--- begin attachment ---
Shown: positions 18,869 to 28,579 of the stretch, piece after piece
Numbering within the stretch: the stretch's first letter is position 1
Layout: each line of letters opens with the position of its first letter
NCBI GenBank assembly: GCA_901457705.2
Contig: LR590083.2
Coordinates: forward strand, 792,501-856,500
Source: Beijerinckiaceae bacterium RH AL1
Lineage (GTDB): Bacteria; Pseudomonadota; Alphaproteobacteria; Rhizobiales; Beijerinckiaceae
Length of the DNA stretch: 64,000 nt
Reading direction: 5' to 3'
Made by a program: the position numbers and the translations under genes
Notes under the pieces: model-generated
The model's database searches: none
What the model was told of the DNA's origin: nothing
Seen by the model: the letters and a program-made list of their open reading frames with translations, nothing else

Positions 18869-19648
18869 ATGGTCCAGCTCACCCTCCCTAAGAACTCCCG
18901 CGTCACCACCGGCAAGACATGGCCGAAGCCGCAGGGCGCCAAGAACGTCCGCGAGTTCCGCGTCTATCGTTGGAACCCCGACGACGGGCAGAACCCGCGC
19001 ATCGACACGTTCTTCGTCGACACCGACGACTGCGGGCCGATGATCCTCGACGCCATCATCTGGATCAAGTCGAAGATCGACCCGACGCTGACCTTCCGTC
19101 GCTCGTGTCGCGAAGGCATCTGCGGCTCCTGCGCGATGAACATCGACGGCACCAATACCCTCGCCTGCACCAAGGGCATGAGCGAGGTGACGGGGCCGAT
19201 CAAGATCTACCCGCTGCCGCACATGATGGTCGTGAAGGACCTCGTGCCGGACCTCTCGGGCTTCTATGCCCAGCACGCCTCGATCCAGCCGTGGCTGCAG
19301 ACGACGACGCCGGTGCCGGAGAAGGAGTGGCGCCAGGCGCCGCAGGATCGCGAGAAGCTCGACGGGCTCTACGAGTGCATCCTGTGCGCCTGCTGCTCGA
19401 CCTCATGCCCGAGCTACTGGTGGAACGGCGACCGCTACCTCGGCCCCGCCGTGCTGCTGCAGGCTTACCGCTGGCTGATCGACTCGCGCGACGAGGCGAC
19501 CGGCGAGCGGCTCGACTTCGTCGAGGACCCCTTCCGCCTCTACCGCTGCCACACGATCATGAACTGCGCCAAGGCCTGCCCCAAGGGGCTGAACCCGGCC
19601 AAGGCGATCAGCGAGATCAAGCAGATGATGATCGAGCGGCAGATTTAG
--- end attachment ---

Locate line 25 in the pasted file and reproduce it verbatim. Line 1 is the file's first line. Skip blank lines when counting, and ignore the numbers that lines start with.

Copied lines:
19601 AAGGCGATCAGCGAGATCAAGCAGATGATGATCGAGCGGCAGATTTAG